Why Tsipras needs to turn on the charm with Merkel

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Optimism has made a welcome return to the negotiations surrounding Greece's financial future. Prime Minister Alexis Tsipras left a top-level meeting of heads of state in Brussels last Friday saying he was hopeful about his country's future. Meanwhile German Chancellor Angela Merkel said that if Greece presented specific reforms, financial aid would be unlocked, remarks that sent the euro and oil soaring at the end of the week. But the Greeks need to do a lot more to remove any chance they might be forced into a "Grexit" that would be ruinous to the country and the other members of the euro zone.

Tsipras and Merkel will be meeting again Monday evening in Berlin in an effort to improve their strained relationships. The countries' two finance ministers, Wolfgang Schaeuble and Yanis Varoufakis, have been continuously clashing on issues including the Greek loan agreement and German war reparations.

Left-wing Tspiras and his Syriza party were elected on January 25th on a promise to scrap harsh austerity, which came as a condition of the two bailout loans, worth 240 billion euros, that the country received to stop it from defaulting. But SYRIZA's suggestions on rolling back the agreement have met with steely resistance from Germany. In the meantime, the government has to deal with pressing financing needs, capital flight from Greek banks and a reduction in tax receipts. Amid all this, the Greek government's strong rhetoric not to back down has made analysts wonder, whether the country would actually want out of the common currency.

According to a YouGov poll, 59 percent of Germans are already willing to let Greece go but some analysts stress that for all the fighting talk, Greece realises the folly of going it alone.

"Some in Germany, don't understand that the rhetoric of the Greek government is a way for them to keep their ground at home and that they are addressing the Greek electorate. It's becoming a bit problematic," Raoul Ruparel, head of Economic Research for London-based think tank Open Europe told CNBC.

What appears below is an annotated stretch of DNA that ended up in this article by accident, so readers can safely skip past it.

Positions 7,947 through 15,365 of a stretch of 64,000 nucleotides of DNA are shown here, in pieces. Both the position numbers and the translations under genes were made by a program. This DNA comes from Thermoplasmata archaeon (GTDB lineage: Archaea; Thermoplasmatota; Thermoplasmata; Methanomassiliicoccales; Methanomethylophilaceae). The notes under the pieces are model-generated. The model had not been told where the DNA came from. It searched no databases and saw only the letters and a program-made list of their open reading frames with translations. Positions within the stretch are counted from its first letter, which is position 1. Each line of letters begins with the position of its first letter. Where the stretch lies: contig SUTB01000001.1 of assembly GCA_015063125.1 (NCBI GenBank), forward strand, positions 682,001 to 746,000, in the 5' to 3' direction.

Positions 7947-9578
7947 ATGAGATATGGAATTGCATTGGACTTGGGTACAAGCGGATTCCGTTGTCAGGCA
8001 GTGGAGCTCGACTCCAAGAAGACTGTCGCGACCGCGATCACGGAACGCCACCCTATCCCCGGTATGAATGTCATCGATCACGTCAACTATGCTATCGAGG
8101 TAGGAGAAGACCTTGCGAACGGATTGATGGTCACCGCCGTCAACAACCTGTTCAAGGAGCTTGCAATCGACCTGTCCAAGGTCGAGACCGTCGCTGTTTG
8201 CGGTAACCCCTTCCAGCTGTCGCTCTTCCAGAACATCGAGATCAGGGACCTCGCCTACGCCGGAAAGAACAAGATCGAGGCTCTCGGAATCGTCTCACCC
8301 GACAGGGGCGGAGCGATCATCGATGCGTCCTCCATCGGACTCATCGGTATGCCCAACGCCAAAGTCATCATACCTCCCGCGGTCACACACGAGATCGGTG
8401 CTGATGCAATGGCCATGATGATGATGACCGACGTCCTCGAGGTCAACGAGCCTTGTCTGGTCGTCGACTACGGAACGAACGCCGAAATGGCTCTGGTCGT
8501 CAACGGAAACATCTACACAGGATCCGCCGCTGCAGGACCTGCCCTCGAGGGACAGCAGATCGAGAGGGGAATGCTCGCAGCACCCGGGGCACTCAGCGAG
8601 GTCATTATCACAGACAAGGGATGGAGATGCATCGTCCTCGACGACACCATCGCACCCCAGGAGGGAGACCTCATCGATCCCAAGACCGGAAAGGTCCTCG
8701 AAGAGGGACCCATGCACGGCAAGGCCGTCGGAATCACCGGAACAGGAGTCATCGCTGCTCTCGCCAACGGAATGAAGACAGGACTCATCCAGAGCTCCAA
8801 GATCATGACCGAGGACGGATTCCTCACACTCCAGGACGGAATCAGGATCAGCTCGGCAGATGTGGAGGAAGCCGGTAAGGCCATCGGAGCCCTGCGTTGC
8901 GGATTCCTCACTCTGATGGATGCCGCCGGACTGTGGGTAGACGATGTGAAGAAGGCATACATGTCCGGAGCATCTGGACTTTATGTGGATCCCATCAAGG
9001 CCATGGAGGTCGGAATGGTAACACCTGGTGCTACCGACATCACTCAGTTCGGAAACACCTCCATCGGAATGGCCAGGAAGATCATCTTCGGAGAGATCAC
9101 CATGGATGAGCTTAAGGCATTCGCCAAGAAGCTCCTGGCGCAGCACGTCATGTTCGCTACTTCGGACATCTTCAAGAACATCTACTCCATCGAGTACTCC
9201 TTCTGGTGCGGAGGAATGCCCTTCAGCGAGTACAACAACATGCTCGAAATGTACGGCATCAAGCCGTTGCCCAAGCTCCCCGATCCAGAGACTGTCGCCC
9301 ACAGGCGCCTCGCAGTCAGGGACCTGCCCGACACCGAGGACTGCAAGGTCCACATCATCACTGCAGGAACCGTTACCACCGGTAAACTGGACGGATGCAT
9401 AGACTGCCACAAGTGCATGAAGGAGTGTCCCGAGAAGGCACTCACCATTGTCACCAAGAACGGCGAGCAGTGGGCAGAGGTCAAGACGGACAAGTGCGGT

And even though "Merkel doesn't want a Grexit, there are some within the German government who would consider it", says Ruparel.

But what would a "Grexit" actually mean and why do the two countries – and their governments -- need to smooth their relationships?

"For Greece a forced exit would be a disaster, but it would also be a great problem for the euro zone. A Grexit would transform the euro zone into a peg and from the next day investors would be asking who is next", Alberto Gallo, head of European macro credit research at RBS, told CNBC.

If Greece was to leave the euro zone, either by accident or design, it would have go back to the drachma or adopt a "shadow currency" that would run along the euro. Either way, investors would rapidly lose faith in the country.


Greek companies are already finding it hard to do business with the rest of the euro zone. "Even though we pay cash, there are some companies who don't want to cooperate with Greeks. Also even though we are a healthy business, funding from banks is very limited", Nikos Tsilinikos, a Greek importer operating in the wholesale retail business, told CNBC.

On top of this a lot of companies and depositors have taken out loans denominated in euros. If there is a Grexit, they would have a tougher time paying back that loan with the new devalued currency.

A weak currency, also, easily becomes the target of speculative attacks. Greek banks' foreign currency reserves would come under pressure amid a massive sell-off and capital controls would possibly have to be imposed. This would hurt depositors, but also the already shrivelled Greek private sector, since it would make it harder for companies to make investments or pay existing liabilities. Especially in the beginning, the massive strain on Greece's welfare state, which Syriza is already trying to alleviate, would be made worse. For example, pharmaceutical companies would ask for strict guarantees that they get paid before releasing much needed drugs.


One more problem: no country has ever left the euro zone: Once you are in, there is no way out. So the technicalities of such a move are not clear either. Would leaving the single currency mean that Greece would also have to quit the broader European Union? On the one hand, this would help the Greeks as it would get rid of the EU's export caps and allow manufacturers sell as much they could abroad. But on the other, Greeks would find it harder to emigrate for work. This would send unemployment levels soaring and increase the burden on the country's already fragile welfare state.


The majority of Greeks would like to stay in the Euro zone, according to polls but hate the austerity they've had forced on them. Tsipras will have a hard task convincing his German counterpart of the need to please his electorate on these two fronts. The German Chancellor on her side is expected to try and improve relationships, but defer any agreement to the next meeting of Euro zone finance ministers.

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